UN delays Libya sanctions vote

The UN Security Council has decided to delay a vote to lift sanctions against Libya after France threatened to veto it.

    The UN is set to lift sanctions on Libya on Friday

    The council voted 15-0 to postpone the New York vote until Friday.

    Its president, Emyr Jones Parry, said on Tuesday the action was taken in the expectation the draft resolution would be adopted on Friday.

    The measure would release up to $2.7 billion to the families of 270 victims killed in a 1988 airliner bombing over Lockerbie, Scotland.

    Veto threat

    The vote had been set for early on Tuesday but minutes before France threatened to veto the measure unless action was delayed.

    The French want more time for a settlement to be reached on Libyan compensation for the bombing of a French airliner in 1989 that killed 170 people.

    Libya has accepted responsibility
    for the Lockerbie disaster

    The UN sanctions were imposed in 1992 and suspended in 1999 after Libya turned over two suspects for trial for the Lockerbie bombing.

    And in a deal negotiated with Britain and the United States, Libya last month accepted responsibility for the Lockerbie bombing and agreed to pay an expected $2.7 billion in compensation.

    Compensation

    That cleared the way to end sanctions.

    But France, which several years ago reached a separate compensation deal with Libya, balked at the Lockerbie settlement with French families insisting they get higher compensation.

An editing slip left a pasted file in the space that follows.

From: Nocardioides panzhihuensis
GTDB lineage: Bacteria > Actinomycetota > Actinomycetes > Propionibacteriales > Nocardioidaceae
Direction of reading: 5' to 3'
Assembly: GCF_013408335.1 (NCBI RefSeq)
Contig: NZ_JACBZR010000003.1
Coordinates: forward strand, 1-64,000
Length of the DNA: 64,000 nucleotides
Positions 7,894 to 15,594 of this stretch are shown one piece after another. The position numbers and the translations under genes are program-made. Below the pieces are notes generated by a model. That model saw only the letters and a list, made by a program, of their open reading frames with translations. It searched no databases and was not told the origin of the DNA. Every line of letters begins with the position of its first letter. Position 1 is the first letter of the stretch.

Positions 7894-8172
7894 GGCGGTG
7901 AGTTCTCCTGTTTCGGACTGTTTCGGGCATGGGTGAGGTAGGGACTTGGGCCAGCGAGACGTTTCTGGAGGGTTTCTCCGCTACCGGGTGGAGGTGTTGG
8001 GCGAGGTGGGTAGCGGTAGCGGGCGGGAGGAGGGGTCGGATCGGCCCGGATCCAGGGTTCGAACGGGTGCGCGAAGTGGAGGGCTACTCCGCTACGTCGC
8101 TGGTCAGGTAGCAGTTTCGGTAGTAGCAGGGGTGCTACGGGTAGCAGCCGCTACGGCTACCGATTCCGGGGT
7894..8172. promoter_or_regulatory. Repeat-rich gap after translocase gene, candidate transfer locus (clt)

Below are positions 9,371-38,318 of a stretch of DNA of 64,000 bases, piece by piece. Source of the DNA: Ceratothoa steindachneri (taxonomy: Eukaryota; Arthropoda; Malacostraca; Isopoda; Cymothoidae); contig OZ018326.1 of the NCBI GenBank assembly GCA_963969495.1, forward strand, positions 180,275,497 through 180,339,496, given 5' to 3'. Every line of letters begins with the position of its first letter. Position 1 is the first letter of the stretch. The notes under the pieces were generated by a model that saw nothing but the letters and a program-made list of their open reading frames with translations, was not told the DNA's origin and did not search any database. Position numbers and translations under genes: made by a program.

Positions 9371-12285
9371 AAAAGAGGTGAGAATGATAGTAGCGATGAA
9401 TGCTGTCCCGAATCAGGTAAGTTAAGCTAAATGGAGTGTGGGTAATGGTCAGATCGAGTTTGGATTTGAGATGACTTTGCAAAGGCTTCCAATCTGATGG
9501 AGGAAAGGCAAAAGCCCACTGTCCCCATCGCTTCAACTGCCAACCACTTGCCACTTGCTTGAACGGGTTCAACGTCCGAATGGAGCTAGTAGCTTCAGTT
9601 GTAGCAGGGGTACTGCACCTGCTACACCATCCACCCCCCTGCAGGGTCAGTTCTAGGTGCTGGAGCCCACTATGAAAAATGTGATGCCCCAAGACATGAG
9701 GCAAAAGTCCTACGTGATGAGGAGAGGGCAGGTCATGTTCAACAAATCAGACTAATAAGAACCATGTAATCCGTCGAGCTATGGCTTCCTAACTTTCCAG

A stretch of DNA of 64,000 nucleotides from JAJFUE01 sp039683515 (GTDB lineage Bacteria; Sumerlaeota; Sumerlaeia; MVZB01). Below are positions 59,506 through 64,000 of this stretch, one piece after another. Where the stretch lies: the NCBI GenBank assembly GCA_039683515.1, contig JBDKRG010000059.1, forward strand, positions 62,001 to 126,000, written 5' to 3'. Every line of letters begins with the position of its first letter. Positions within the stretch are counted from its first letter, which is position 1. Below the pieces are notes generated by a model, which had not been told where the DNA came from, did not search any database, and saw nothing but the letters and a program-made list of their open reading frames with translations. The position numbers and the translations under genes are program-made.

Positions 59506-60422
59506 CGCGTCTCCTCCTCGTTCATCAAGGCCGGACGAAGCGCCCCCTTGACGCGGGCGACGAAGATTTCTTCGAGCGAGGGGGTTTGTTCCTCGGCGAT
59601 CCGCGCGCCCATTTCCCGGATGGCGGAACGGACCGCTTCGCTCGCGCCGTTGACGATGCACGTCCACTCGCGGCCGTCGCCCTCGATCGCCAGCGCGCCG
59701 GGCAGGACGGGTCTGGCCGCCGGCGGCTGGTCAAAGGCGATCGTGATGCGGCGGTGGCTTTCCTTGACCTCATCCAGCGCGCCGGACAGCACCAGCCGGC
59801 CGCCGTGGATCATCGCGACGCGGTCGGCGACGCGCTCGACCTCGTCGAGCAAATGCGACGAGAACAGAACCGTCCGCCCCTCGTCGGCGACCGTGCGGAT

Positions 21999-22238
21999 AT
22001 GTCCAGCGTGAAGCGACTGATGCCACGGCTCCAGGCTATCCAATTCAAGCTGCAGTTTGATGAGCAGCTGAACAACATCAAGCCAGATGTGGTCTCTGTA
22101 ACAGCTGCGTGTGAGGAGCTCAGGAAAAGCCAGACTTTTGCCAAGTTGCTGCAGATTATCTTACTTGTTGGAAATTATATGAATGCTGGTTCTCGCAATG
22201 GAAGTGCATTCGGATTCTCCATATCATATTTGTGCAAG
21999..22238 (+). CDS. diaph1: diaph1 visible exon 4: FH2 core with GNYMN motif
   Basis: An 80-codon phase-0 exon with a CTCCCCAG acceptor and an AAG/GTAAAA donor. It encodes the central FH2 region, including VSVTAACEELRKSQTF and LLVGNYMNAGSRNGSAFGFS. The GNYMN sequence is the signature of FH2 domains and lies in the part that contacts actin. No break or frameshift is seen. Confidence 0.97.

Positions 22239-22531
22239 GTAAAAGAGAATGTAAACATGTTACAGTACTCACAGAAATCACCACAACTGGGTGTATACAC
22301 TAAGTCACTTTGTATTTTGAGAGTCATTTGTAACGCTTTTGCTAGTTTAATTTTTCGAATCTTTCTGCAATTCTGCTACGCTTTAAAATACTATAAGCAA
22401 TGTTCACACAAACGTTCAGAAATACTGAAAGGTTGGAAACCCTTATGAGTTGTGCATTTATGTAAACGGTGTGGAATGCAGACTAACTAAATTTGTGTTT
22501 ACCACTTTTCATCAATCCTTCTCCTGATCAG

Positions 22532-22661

Separately, Washington has imposed its own sanctions, including a ban on Libyan oil sales to the United States, which would not be affected by UN Security Council decisions.

    The United States intends to abstain in the final vote for domestic political reasons, diplomats said.

    SOURCE: AFP


    YOU MIGHT ALSO LIKE

    Interactive: How does your country vote at the UN?

    Interactive: How does your country vote at the UN?

    Explore how your country voted on global issues since 1946, as the world gears up for the 74th UN General Assembly.

    'We were forced out by the government soldiers'

    'We were forced out by the government soldiers'

    We dialled more than 35,000 random phone numbers to paint an accurate picture of displacement across South Sudan.

    Interactive: Plundering Cambodia's forests

    Interactive: Plundering Cambodia's forests

    Meet the man on a mission to take down Cambodia's timber tycoons and expose a rampant illegal cross-border trade.